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Thread: Redwork question

  1. #31
    Super Member twinkie's Avatar
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    I wish I could help you but I am anxious to see the answer.

  2. #32
    Senior Member newestnana's Avatar
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    Quote Originally Posted by franc36 View Post
    I am doing my first Redwork hand embroidery. How I wish I had read this before starting. I did not know about backing my fabric. I have worked so hard so that no threads would show. With a backing fabric, the embroidery would have been so much easier. Thanks!
    I could have written this post. Having embroidered as a child, never with backing, it didn't occur to me to have a second layer to embroider through (and the red work pattern didn't suggest it). Hmmm. Watching these recommendations!
    marcia

    To be a good sewer, you have to be a good ripper.

  3. #33
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    Quote Originally Posted by Gladygirl View Post
    I would like to know where all of you find the redwork patterns that you use if anyone cares to divulge your sources.
    Thanks. Gladys
    I just found my new favorite site after this one of course: www.needlenthread.com. There are tons of video clips on how to embroider and she shows very clearly how to work without knots. I'm rethinking the whole back of the work question now. I signed up for her newsletter. Off to a shop to pick up some new perle cotton to play around with! She also has some free redwork designs. Couldn't explore the site thoroughly or I'd be there all day. (Sound familiar?)

  4. #34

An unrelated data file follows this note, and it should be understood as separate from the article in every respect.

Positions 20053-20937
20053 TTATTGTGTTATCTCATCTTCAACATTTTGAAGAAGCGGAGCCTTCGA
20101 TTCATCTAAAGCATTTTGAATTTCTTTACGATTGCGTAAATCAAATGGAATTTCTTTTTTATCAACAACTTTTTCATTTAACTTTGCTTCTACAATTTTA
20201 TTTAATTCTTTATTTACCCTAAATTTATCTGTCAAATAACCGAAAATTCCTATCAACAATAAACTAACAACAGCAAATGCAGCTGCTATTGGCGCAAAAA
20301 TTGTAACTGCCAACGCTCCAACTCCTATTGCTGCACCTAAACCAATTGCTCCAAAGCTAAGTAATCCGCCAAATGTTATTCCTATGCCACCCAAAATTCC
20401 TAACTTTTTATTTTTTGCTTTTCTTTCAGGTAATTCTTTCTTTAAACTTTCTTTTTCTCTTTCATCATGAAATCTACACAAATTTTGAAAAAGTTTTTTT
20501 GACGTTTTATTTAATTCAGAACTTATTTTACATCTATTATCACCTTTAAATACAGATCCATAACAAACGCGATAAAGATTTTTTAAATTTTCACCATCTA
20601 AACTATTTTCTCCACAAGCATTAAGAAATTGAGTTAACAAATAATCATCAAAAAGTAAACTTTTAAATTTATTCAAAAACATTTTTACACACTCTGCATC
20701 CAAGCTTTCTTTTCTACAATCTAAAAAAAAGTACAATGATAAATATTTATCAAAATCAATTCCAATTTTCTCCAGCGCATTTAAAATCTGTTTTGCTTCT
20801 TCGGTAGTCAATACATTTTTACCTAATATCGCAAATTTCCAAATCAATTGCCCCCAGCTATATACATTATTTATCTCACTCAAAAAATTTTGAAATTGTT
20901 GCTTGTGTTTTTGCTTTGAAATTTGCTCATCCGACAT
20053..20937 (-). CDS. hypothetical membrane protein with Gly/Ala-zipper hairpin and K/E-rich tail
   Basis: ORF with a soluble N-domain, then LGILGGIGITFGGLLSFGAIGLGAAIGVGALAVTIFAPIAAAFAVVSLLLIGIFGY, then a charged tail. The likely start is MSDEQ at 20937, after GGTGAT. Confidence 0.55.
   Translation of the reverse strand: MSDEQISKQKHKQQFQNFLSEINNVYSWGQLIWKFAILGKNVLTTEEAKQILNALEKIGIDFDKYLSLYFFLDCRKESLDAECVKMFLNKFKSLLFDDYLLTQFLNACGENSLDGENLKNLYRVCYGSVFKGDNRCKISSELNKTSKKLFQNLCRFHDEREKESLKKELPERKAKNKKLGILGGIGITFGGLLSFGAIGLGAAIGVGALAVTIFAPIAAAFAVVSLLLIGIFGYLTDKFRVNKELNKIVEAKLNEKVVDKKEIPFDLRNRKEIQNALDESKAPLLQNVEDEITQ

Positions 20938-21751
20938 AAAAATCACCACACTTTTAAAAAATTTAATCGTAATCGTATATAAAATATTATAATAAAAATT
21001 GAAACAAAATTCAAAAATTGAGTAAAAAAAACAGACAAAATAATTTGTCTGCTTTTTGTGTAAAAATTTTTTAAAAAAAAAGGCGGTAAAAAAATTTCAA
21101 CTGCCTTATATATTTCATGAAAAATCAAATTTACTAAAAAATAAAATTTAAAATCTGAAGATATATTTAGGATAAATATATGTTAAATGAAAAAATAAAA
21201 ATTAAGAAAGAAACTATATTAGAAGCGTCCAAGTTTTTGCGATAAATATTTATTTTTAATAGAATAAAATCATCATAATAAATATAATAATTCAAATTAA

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    Quote Originally Posted by KLO View Post
    I'm a little late to the game but here is my two cents. I am working on Winter Wonderland by Crabapple Hill at the moment. I went with muslin for the backing and basted it on just as others have mentioned. However, I have a very talented and prolific quilting friend and she made a smallish snowmen wallhanging. She used something called Sticky Fabri-Solvy which is "printable". She printed her pattern on the solvy, stuck that to her fabric, then stitched through it all. Afterwards, she rinsed the slovy off and was left with just the fabric piece. It turned out great. I did not see any knots or long threads where she carry them over. If I were to start a new piece, this is what I would use now too. Take that all for what it's worth.
    I have some of this but haven't tried it yet. I think this is more to mark your design without writing right on your fabric. Does that make sense? You could still have the problem of traveling and knots showing up.

  5. #35
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    Quote Originally Posted by fxsts93kf View Post
    This is my first time doing redwork though I have done little bits of hand embroidery here and there in the past before. My question is this, the pattern calls for Pellon fusible (very light weight) but doesn't say which one. Are they talking about Wonder Under? I've used Wonder Under before.

    I have HeatnBond Lite Iron on adhesive by Therm O Web . It was given to me and I've never used it but from the directions it sounds like it might work. I don't have much extra fabric so before I iron anything on to it I would really like to make sure I'm going to be able to hand stitch through it.

    Any help would be truly appreciated!! Kelly
    Its called Shape Flex. You iron it to the back and then you won't need to use a hoop. Also there is a product called Transfer Eze . You print your pattern to this and then apply it to your fabric. No need then to trace your pattern. when you are done you just put your work in cold water and the transfer eze disappears.